Sunday, September 12, 2010

Beneath My Mother's Feet

Book Talk: Nazia has always been a good, obedient daughter, but when her father gets injured at work, everything starts to change.  At first neighbors bring food to help her family, but the longer his recovery takes the more people begin to doubt that he is still really injured, and the more Nazia's family is left to cope on their own.  Then one day even her mother loses faith in her father, and she takes Nazia out of school to help her work as a maid!  Nazia thinks that once her father finds out, he'll save her and things will return to normal, but instead things just get worse.  Nazia's family needs her and she wants to obey her mother, but will her obedience mean a lifetime working as a maid, being mistreated by cruel employers and just barely scraping by?  Or will she be doomed to go from constantly obeying her mother to being under the heel of a mother-in-law?  Will she ever get the chance to be on her own and do what she pleases?  Is it worth taking that chance if it means abandoning her family?  Sometimes it seems like she will always remain beneath her mother's feet.

Rocks My Socks: I love Nazia's spirit and intelligence.  I also enjoyed seeing her grow from her youthful naivety into a strong-willed woman.  She sees a lot of the worst of people and the world, but rather than let it defeat her, it spurns her on to find a way to break the cycle she seems stuck in.  Her independence is admirable as well--I always respect the 'I don't need a man' philosophy!  Mostly I loved looking at the familiar dilemma of pleasing your family versus being true to yourself from the lens of a different cultural perspective.  There are interesting details and cultural insights throughout, as the author lived in Pakistan for several years and has a degree in psychology as well as English, which lends an interesting perspective to the book.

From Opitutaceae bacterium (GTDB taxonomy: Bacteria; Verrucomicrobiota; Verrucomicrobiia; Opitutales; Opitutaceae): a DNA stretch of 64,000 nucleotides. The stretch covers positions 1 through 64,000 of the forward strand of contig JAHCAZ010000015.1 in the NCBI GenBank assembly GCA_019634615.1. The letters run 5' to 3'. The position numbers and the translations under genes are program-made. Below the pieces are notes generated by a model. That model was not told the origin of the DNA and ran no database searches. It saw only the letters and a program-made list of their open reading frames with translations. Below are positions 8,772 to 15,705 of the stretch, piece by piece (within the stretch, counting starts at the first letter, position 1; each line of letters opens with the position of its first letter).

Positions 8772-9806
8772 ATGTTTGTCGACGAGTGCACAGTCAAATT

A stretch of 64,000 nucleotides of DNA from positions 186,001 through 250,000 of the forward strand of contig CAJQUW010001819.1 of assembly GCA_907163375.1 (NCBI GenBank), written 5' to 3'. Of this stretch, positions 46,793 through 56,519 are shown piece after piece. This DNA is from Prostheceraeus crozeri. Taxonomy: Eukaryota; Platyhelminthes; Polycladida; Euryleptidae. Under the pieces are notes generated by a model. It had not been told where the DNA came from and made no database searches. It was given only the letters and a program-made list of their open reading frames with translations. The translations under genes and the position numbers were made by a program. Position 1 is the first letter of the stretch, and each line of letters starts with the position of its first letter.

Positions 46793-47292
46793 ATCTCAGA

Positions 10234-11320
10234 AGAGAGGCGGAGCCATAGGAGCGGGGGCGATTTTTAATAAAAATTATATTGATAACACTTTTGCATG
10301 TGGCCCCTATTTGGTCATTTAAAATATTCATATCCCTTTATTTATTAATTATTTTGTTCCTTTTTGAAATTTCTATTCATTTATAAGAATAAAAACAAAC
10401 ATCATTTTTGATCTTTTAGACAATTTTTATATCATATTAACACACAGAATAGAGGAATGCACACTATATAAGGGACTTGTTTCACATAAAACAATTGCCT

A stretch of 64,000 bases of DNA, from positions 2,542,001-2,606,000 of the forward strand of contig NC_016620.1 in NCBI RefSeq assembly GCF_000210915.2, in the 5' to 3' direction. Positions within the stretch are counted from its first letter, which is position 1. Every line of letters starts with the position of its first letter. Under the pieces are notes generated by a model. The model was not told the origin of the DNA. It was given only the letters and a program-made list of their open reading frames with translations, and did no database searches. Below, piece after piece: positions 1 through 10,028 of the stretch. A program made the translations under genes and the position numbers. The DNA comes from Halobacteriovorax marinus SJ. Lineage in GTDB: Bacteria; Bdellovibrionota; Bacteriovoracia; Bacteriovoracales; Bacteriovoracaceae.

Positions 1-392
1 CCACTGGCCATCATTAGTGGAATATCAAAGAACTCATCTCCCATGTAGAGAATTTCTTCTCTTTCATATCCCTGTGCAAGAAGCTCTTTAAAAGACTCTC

Rocks In My Socks: The book felt a bit heavy-handed and sappy at times with its 'even from a dirty hovel with an empty stomach you can still see the stars' attitude.  The plot was also nothing terribly original.

Every Book Its Reader: I'd recommend this to ages 12 and up.  It's a great book for anyone interested in learning about Pakistani culture, or for anyone who enjoys Oprah book club type books (you know what I'm talking about!)  The book does revolve heavily around a female experience and perspective and the male characters are mostly of the good-for-nothing variety, so I'd say it's geared more towards girls, but could be enjoyed by more liberal-minded boys as well.

Beneath My Mother's Feet by Amjed Qamar

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